He’s made up his mind: Former U.S. Rep. Joe Garcia will run for Congress again this year, the Miami Democrat announced Wednesday. He will seek his old seat, which has been redrawn to now include more Democrats.
“We did great things when we were in Congress and I want to continue work on the issues that matter to South Florida, because we deserve better,” Garcia said in a statement to the Miami Herald. “We deserve quality jobs that pay a living wage, lower college tuition, action on climate change, and comprehensive immigration reform.”
Garcia lost his swing Westchester-to-Key West seat in an off-year election when fewer Democrats go to the polls. Running in a presidential year — and in a redrawn district that comfortably favored President Barack Obama in 2012 — Garcia hopes to have better luck, assuming he wins the primary.
Another Democrat, Annette Taddeo, who was Charlie Crist’s running mate in the 2014 Florida governor’s race, is already in the race. To stem off Garcia’s impending challenge, her campaign spent the last month bringing in big Democratic names to host fundraisers and rolling out notable endorsements, including from former Hialeah Mayor Raul Martinez, whose son used to work for Garcia’s congressional district office, and the Service Employees International Union, a major past Garcia supporter.
“As a member of Congress I will fight to raise the minimum wage, bring jobs back to our communities, ensure equal pay for women and to strengthen our schools,” Taddeo said in a statement. “This is what our communities deserve, but sadly the 26th District has instead endured a series of politicians who've put self-interest first, acted unethically, and at times even acted illegally.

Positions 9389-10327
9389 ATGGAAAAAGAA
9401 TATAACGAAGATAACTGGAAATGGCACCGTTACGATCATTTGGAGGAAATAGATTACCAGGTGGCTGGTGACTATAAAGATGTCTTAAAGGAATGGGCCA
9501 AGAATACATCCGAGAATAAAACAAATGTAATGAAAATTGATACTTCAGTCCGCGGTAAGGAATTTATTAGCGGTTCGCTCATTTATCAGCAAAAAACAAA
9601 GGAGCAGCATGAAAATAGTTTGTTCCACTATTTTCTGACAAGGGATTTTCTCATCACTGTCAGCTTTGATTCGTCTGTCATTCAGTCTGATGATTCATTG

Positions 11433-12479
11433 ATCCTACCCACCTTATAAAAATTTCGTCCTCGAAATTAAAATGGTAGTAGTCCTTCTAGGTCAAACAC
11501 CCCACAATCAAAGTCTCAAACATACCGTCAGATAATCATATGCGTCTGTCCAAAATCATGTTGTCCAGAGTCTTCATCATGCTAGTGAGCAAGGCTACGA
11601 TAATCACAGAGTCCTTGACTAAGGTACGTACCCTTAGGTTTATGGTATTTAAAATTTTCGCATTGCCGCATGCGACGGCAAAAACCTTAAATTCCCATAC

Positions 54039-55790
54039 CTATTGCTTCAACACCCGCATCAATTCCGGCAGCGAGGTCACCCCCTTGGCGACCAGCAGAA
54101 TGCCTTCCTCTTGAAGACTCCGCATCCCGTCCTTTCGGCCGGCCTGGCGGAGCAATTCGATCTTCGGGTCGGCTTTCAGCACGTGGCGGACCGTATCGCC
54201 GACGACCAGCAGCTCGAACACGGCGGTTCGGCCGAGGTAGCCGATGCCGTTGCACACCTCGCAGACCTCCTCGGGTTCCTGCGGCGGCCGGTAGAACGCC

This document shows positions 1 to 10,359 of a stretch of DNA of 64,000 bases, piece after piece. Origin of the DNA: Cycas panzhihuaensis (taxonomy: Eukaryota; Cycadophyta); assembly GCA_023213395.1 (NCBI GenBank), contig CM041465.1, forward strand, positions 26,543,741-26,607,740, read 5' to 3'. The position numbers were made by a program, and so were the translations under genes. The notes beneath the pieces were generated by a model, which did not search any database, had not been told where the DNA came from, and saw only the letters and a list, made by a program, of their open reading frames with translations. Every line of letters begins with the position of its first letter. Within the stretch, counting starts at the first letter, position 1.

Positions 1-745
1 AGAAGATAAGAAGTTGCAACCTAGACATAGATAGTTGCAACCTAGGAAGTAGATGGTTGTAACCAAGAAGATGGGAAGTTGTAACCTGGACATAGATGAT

“It’s time to turn a new page in South Florida.”
Garcia defeated the Democratic establishment when he won in 2012. That year, the Democratic Congressional Campaign Committee had recruited a businesswoman to carry the party banner, and he defeated her handily.
Garcia had made recent moves to launch a candidacy, despite declaring less than a year ago, “I am not running for any public office.” He quit his job in a Miami Beach investment bank in December and had confidants over the last few weeks call past supporters to gauge their interest in backing him again.
A third possible candidate, Andrew Korge, son of local Hillary Clinton donor Chris Korge, said Wednesday that he would run for the Florida Senate this year instead, clearing the way for a Garcia-Taddeo Democratic primary — a potentially bruising and expensive race national Democrats had hoped to avoid.
Garcia served one term in the U.S. House of Representatives, from 2012-14, before losing to Republican Carlos Curbelo, who campaigned on his integrity after Garcia’s former chief of staff had gone to jail for orchestrating an unlawful absentee-ballot request scheme.
The former chief of staff, Jeffrey Garcia, no relation, has since also pleaded guilty in a separate, federal case involving the secret financing of a ringer 2010 tea-party candidate. The statute of limitations in that case has now expired; Joe Garcia was never charged or accused of wrongdoing.
While out of office, Miami-Dade County Democrats tried to recruit Garcia to run for county mayor, and Florida Democrats tried to persuade him to run for the state Senate. He dismissed both ideas.
In his statement, Garcia took a shot at Curbelo and House Republicans who “have given us political attacks on Planned Parenthood and endless Benghazi investigations.”
“I want to go back to Congress and get to work on making a real difference for the families and workers of South Florida,” he said in his statement, citing his work in office on cutting student-loan rates, funding Everglades restoration and requiring federal government investment in job-training programs. “The Democratic voters of the 26th district know me well, and I am confident I will have their support.”